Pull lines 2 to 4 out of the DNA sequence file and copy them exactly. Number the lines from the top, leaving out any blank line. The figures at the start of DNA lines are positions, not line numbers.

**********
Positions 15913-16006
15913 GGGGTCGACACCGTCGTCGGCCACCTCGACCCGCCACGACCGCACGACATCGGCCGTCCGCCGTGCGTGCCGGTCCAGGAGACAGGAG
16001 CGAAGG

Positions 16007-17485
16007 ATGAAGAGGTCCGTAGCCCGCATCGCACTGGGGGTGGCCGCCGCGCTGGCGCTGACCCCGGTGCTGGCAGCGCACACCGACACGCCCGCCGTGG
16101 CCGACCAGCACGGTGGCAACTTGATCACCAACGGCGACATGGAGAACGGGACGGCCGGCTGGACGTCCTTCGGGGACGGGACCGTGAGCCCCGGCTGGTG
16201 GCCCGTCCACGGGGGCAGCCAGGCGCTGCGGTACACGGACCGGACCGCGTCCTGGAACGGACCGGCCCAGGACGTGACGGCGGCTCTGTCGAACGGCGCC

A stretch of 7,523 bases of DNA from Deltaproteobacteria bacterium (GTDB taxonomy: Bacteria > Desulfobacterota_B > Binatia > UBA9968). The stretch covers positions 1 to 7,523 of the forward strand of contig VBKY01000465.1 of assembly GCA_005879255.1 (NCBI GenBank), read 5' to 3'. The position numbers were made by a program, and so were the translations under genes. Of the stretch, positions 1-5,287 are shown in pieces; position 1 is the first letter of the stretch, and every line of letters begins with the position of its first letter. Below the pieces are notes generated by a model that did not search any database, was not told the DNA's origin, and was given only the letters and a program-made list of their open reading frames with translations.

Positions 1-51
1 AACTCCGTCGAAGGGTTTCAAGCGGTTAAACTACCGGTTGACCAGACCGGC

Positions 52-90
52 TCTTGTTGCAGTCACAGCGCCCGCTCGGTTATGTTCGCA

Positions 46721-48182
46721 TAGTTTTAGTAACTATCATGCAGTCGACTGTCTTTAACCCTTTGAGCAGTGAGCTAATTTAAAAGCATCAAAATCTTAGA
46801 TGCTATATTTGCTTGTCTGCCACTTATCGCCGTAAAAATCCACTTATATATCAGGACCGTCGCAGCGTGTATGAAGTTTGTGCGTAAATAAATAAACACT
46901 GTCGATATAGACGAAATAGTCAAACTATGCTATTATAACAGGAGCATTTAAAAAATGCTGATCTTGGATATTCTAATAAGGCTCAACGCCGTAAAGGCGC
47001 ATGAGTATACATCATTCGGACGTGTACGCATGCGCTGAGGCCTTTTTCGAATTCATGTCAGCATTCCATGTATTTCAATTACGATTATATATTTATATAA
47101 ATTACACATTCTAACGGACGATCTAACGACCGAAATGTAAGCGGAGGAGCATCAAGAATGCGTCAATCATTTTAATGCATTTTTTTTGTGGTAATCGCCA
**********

15913 GGGGTCGACACCGTCGTCGGCCACCTCGACCCGCCACGACCGCACGACATCGGCCGTCCGCCGTGCGTGCCGGTCCAGGAGACAGGAG
16001 CGAAGG

Positions 16007-17485